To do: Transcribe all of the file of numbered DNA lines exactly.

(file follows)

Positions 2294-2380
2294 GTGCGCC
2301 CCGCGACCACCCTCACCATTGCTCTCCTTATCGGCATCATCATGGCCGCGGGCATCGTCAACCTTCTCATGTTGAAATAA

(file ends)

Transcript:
Positions 2294-2380
2294 GTGCGCC
2301 CCGCGACCACCCTCACCATTGCTCTCCTTATCGGCATCATCATGGCCGCGGGCATCGTCAACCTTCTCATGTTGAAATAA